This strong momentum has continued to build up more and more steam much to the chagrin of many archaic central banks and stagnant financial institutions, with little exception (eg. Central Bank of The Bahamas with its Sand Dollar national digital currency), even as some of their rudimentary tactics lose efficacy, and bullishness on Bitcoin proliferates throughout global financial markets.  As we enter into the first global recession since its inception, the environment for which Bitcoin was originally designed to thrive, and it has securely nestled its way into some of the most venerable institutional investment portfolios as a dedicated investment allocation, solidifying the digital asset as a viable portfolio construction component for institutional investors.  

Having undergone legal, technical and public scrutiny by regulators, in addition to robust investment analysis by respected investors, over the course of more than a decade, a balanced view has begun to take shape whereby Bitcoin is emerging to be perceived as “digital gold”. Ironically, a few years back, the big banks were only interested in the potential of blockchain, i.e. the underlying technology that was actually engineered within the Bitcoin codebase.  Now this elite cohort of institutional investors that extends from ultra-high net worth individuals and big corporations to pension funds, hedge funds, university endowment funds, asset managers, banks, family offices, which have all been largely on the sidelines until recently, are beginning to buy Bitcoin.  Why?  They see it as a hedge to anticipated inflation in the money supply—a space previously nearly exclusively occupied in financial markets by gold.  In short, Bitcoin is being bet on by Wall St. to disrupt central banks as a negatively correlated hedge against fiat currencies.  Hence the recent movement across the globe by many governments and central banks engaging with regulatory bodies with respect to CBDCs, or central bank digital currencies, evidently a realization that they must adapt norms and standards to reflect the reality that is the new digital money paradigm.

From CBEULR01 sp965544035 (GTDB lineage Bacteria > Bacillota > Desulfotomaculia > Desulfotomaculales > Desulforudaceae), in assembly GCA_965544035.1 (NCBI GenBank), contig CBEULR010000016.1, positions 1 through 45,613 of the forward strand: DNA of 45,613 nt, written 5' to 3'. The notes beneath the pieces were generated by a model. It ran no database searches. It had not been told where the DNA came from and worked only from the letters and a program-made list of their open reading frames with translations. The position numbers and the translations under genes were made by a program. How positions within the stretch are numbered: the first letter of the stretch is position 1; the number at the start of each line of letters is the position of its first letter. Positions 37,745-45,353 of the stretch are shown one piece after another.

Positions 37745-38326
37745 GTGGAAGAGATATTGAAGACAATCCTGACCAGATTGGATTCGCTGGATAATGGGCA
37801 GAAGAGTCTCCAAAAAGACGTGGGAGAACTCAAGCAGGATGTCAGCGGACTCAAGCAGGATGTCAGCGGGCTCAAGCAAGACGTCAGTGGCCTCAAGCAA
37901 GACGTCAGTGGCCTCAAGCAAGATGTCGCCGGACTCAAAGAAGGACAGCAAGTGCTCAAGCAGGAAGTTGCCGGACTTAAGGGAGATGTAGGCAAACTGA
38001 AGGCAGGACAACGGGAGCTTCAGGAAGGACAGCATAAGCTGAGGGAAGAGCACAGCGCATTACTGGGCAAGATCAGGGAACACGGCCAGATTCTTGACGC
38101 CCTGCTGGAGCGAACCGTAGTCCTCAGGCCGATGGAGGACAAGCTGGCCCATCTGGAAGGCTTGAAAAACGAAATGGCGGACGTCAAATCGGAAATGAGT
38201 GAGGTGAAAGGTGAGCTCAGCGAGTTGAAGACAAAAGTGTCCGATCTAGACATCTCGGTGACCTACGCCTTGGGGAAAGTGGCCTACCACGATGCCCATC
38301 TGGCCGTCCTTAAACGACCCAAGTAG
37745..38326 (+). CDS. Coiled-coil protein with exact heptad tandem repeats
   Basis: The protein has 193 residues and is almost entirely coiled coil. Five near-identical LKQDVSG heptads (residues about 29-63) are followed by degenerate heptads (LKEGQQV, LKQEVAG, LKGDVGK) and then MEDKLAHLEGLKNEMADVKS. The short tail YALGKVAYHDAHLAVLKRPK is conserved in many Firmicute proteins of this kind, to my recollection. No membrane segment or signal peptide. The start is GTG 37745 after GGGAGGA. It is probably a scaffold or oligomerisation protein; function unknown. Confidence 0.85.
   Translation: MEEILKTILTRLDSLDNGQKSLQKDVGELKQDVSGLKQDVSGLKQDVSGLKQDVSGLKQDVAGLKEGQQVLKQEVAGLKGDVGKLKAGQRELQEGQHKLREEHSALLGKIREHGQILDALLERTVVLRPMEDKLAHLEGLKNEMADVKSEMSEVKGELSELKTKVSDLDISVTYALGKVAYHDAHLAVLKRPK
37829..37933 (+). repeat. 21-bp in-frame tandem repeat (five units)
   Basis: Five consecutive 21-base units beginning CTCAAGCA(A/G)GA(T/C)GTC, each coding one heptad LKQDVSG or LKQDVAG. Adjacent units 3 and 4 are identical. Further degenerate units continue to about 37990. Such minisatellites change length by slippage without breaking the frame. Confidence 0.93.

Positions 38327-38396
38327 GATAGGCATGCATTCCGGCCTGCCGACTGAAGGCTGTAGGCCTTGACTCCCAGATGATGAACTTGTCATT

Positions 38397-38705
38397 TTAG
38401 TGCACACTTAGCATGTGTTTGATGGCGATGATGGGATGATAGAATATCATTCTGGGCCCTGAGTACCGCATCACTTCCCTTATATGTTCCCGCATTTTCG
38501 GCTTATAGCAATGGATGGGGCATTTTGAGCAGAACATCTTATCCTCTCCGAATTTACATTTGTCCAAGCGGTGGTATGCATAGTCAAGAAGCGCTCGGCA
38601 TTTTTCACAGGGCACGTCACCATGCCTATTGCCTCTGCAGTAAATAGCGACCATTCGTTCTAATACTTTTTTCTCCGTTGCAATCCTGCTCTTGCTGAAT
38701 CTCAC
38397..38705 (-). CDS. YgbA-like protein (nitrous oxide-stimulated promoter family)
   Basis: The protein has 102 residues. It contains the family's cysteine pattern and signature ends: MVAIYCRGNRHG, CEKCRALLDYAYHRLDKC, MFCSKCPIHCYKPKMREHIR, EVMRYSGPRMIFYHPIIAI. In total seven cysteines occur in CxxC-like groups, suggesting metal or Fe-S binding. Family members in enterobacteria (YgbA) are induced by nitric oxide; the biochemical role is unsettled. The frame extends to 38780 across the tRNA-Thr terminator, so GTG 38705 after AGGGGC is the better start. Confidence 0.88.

Therefore, it’s no surprise that Bitcoin is being accepted as a virtual version of gold because it certainly appears to pass the duck test.  Like gold, Bitcoin is also a relatively scarce asset that is useful (gold→industrial production; Bitcoin→money transfer system).  And like gold, Bitcoin has a low correlation with traditional assets such as stocks and bonds.  And, although relatively infrequent, both can also be accepted as a medium of payment. Furthermore, both gold and now Bitcoin are simultaneously viewed as speculative investments as well as safe-haven investments, where many investors tend to flock at times of market distress.  [correlation increases with economic shocks like with all non-cash risk assets].